There are many kinds of Greek music but the most famous is the Rebetika, a kind of oriental blues and still very popular. Various instruments are used, but nowadays bouzouki is the best known, although it did not become popular until the 20th century. For tourists there is the special 'tourist' music but tonight we get to hear traditional Greek music and soon a group dances between the tables with tasty snacks. Making music and dancing are inextricably linked in Greece and if there is no dancing on a music night there must be something wrong.We have at least a fun, pleasant evening where we get in touch with people from all kinds of countries and Greeks themselves, of course. All chances to practice my language skills.
Thursday 15 June 2017, to Polygyros
The next 2 days we drive around a lot in the area. We have already done that extensively last year but there are those areas where you can continue to do so. A favorite spot of us is also Polygyros, which is centrally located in Chalkidiki in the mountains. It lies at a height of 550 meters and especially when it is very hot at the coast, it is cooler there. And we know a nice restaurant where we like to eat, that's what we do now. The Albanian waitress likes to take a picture of the both of us and so we are together again on a photo. After the fall of the Iron Curtain, more than 200,000 workers from Albania came to Greece in search of a better life, although they almost always have the worst paid jobs.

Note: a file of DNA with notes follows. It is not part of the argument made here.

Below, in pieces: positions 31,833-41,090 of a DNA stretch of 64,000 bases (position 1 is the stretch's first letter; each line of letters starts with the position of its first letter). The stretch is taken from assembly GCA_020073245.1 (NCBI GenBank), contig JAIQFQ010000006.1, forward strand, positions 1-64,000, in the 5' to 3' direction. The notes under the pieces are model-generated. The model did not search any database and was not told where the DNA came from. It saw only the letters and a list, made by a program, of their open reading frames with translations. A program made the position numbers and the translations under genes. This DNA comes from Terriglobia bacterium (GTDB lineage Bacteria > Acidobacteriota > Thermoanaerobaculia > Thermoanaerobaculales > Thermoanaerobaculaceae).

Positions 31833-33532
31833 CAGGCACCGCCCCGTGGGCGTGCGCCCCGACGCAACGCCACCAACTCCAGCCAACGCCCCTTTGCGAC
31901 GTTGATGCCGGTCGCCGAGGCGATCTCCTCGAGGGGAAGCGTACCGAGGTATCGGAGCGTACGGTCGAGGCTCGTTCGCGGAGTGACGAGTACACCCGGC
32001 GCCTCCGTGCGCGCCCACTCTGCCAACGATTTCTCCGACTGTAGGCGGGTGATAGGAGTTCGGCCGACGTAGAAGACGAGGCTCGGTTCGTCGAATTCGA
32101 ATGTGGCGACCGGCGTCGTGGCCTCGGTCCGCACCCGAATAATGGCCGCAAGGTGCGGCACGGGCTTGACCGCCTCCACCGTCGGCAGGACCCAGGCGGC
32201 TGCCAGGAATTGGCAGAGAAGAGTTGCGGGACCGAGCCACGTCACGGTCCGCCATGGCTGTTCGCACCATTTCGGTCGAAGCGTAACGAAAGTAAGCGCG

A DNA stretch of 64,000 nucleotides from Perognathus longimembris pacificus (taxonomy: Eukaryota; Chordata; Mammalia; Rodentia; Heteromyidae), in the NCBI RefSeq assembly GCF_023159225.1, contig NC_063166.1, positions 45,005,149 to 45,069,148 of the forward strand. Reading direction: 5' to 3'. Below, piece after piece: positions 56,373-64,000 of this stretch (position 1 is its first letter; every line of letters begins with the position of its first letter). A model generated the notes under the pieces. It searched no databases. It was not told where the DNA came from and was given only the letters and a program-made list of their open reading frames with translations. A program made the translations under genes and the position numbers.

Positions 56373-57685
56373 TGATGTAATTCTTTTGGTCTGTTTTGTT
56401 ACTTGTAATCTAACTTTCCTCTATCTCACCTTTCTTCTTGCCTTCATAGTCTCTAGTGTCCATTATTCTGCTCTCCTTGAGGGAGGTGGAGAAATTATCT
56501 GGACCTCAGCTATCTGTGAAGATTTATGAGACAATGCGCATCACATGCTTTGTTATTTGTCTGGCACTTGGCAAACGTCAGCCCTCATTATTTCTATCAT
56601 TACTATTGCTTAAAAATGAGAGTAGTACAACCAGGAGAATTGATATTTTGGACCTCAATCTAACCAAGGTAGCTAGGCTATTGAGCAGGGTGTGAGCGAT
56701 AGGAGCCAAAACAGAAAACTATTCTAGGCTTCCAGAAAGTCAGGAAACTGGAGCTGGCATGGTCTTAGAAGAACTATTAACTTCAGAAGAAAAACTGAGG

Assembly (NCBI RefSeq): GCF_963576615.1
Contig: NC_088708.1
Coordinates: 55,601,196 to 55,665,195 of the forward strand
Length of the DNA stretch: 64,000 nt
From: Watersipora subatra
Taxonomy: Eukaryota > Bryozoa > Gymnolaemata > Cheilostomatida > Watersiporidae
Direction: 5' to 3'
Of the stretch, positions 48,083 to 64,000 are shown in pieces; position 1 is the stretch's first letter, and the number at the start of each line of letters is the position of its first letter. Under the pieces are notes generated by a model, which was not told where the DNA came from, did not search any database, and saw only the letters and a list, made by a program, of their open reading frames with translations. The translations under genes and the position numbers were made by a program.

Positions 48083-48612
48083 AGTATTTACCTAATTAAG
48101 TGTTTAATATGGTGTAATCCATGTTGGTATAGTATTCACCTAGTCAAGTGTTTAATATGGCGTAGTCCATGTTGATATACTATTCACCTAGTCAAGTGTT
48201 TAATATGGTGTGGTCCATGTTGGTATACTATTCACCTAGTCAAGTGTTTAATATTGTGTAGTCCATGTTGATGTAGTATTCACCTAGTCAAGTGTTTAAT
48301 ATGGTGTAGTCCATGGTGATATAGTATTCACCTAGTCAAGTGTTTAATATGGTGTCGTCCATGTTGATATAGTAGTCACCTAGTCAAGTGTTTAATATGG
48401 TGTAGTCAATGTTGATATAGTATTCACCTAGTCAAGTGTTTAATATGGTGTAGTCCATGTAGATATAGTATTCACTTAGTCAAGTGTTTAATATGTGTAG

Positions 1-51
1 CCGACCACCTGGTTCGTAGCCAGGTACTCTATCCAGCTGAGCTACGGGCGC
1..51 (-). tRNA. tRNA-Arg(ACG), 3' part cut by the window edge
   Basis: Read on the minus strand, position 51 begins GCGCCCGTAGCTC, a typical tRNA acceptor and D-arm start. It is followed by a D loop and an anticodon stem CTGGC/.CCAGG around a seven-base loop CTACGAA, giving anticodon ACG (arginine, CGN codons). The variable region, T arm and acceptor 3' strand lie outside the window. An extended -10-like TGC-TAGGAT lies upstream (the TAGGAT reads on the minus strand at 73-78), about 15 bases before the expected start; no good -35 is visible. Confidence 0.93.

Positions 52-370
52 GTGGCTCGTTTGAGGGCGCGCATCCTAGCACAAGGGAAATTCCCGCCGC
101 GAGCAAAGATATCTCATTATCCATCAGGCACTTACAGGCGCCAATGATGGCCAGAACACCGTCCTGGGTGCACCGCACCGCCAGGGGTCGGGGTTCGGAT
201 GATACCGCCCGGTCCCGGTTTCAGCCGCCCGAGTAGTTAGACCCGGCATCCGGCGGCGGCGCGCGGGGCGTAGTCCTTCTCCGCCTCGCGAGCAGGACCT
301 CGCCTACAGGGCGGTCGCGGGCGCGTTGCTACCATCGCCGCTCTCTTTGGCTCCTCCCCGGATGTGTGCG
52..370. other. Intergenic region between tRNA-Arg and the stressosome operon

Polygyros is the capital and administrative center of Chalkidiki and has been built in the form of an amphitheater against the slope of Mount Cholomondas. There is a small pedestrian zone in the center and behind it is the St. Nikolas church, a traditional Greek-Orthodox basilica with a separate bell tower. We still want to visit the archaeological museum that is here, but just like last year it is still closed or closed again. But Polygyros is also a nice town to walk through with the many traditional buildings.When we leave Polygyros and stop to look at the map, a pickup with a Dutch license plate stops next to us. The driver asks in English if we need help. He turns out to be a Greek who is married to a Dutch woman who has a shop here. Well, I would like that too, having some bussiness here.
From Polygyros we drive to Galatista, a traditional mountain village at the foot of the mountain of the Prophet Elias (there are a lot of them in Greece, at the top often stands a sanctuary or church dedicated to this saint). In the village there is a Byzantine tower where little is known about. The lower part was built in the 11th century and the upper part in the 14th century. Inside is an exhibition about the towers of Chalkidiki.
When we drive back to the coast we pass one of these towers. This is somewhere in the middle of the landscape and we do not know exactly where. There is no information sign, but the sign in Galatista did not tell much more than that little is known about these towers. This trip too, we have a camera with us that basically would have to store the gps-coordinates but it has some trouble with it. Sometimes there are no coordiantes at all or they are a bit behind. In this photo, the camera thinks we are still in Galatista, half an hour ago.
So we have a few very relaxing days where we spend a lot of time on the beach, driving around or visiting terraces. For shopping we go to the supermarkets in Nea Moudania and for terraces we look in the various nice coastal villages, some of them traditional but not all. The place where we are now, Paralia Dionisiou for example, is really a tourist village. The buildings are almost all rented to tourists and the owners often live in Thessaloniki and in winter it is a ghost village.